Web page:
In regard to the fifth interrogatory, I must say here, that as to the question of the abolition of the slave-trade between the different States, I can truly answer, as I have, that I am pledged to nothing about it. It is a subject to which I have not given that mature consideration that would make me feel authorized to state a position so as to hold myself entirely bound by it. In other words, that question has never been prominently enough before me to induce me to investigate whether we really have the constitutional power to do it. I could investigate it if I had sufficient time to bring myself to a conclusion upon that subject; but I have not done so, and I say so frankly to you here and to Judge Douglas. I must say, however, that, if I should be of opinion that Congress does possess the constitutional power to abolish slave-trading among the different States, I should still not be in favor of the exercise of that power unless upon some conservative principle as I conceive it, akin to what I have said in relation to the abolition of slavery in the District of Columbia.

My answer as to whether I desire that slavery should be prohibited in all Territories of the United States is full and explicit within itself, and cannot be made clearer by any comments of mine. So I suppose, in regard to the question whether I am opposed to the acquisition of any more territory unless slavery is first prohibited therein, my answer is such that I could add nothing by way of illustration, or making myself better understood, than the answer which I have placed in writing.

Now, in all this the Judge has me, and he has me on the record. I suppose he had flattered himself that I was really entertaining one set of opinions for one place, and another set for another place, that I was afraid to say at one place what I uttered at another. What I am saying here I suppose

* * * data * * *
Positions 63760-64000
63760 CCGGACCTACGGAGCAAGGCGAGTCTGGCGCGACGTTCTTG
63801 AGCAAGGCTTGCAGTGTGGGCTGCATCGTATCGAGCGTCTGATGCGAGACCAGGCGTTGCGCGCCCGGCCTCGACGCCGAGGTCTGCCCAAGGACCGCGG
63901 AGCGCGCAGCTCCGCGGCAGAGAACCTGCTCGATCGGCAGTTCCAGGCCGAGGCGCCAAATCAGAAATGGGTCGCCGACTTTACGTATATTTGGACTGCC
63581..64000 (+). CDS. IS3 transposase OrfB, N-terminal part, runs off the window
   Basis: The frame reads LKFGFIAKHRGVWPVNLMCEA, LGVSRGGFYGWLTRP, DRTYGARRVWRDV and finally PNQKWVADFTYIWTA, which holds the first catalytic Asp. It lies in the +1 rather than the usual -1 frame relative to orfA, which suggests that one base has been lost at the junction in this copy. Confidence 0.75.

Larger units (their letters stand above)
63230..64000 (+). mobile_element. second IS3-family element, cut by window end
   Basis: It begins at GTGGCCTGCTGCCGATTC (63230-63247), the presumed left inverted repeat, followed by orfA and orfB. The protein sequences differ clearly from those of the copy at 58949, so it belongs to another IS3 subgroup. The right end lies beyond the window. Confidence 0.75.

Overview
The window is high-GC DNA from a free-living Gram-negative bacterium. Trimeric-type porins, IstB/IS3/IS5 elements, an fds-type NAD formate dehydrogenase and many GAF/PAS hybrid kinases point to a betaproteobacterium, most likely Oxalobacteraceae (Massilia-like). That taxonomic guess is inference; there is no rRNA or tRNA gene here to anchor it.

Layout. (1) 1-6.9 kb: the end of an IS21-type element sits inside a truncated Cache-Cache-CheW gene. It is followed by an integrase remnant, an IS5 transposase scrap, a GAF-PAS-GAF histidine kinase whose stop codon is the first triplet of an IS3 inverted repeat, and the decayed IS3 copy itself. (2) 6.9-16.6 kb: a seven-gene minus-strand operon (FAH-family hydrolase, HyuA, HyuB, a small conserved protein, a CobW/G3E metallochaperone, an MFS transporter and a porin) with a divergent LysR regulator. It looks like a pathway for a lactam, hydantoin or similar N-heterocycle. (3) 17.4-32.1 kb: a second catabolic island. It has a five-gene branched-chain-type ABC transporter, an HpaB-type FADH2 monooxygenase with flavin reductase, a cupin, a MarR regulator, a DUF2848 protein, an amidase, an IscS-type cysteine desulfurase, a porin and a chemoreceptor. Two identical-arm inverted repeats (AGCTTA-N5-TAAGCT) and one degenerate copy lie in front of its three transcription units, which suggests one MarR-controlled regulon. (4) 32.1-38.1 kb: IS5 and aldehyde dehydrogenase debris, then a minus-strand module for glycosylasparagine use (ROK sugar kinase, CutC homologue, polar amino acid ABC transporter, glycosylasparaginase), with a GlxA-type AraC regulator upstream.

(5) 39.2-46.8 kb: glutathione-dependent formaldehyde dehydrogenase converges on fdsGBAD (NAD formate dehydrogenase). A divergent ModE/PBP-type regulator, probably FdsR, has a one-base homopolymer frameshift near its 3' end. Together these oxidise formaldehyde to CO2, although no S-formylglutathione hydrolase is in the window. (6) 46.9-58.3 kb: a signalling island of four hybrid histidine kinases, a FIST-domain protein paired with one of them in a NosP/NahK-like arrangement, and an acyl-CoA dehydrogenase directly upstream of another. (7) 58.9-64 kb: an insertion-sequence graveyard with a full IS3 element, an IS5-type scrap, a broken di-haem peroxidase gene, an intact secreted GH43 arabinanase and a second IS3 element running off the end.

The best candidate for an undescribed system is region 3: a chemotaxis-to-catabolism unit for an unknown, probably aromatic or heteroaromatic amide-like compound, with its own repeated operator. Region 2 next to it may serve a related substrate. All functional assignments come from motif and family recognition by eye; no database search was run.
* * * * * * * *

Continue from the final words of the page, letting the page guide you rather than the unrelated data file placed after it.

I say to a vast audience as strongly tending to abolitionism as any audience in the State of Illinois ; and I believe I am saying that which, if it would be offensive to any persons, and render them enemies to myself, would be offensive to persons in this audience.

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Mr. Douglas had presented his interrogatories on the 21st of August, and Mr. Lincoln did not answer them until the 27th. They had no meetings between those days; and Mr. Lincoln had ample time to ponder his replies, and consult his friends. But he did more: he improved the opportunity to prepare a series of insidious questions, which he felt sure Mr. Douglas could not possibly answer without utterly ruining his political prospects. Mr. Lincoln struggled for a great prize, unsuspected by the common mind, but the thought of which was ever present to his own. Mr. Douglas was a standing candidate for the Presidency; but as yet Mr. Lincoln was a very quiet one, nursing hopes which his modesty prevented him from obtruding upon others. He was wise enough to keep the fact of their existence to himself, and in the mean time to dig pitfalls and lay obstructions in the way of his most formidable competitors. His present purpose was not only to defeat Mr. Douglas for the Senate, but to " kill him," -- to get him out of the way finally and forever. If he could make him evade the Dred-Scott Decision, and deny the right of a Southern man to take his negroes into a Territory, and keep them there while it was a Territory, he would thereby sever him from the body of the Democratic party, and leave him the leader of merely a little half-hearted antislavery faction. Under such circumstances, Mr. Douglas could never be the candidate of the party at large; but he might serve a very useful purpose by running on a separate ticket, and dividing the great majority of conservative votes, which would inevitably elect a single nominee.

Mr. Lincoln went to Chicago, and there intimated to some of his friends what he proposed to do. They attempted to dissuade him, because, as they insisted, if Mr. Douglas should answer that the Dred-Scott Decision might be evaded by the people of a Territory, and slavery prohibited in the face of it, the answer would draw to him the sympathies of the antislavery voters, and probably, of itself, defeat Mr. Lincoln. But, so long as Mr. Douglas held to the decision in good faith, he had no hope of more aid from that quarter than he had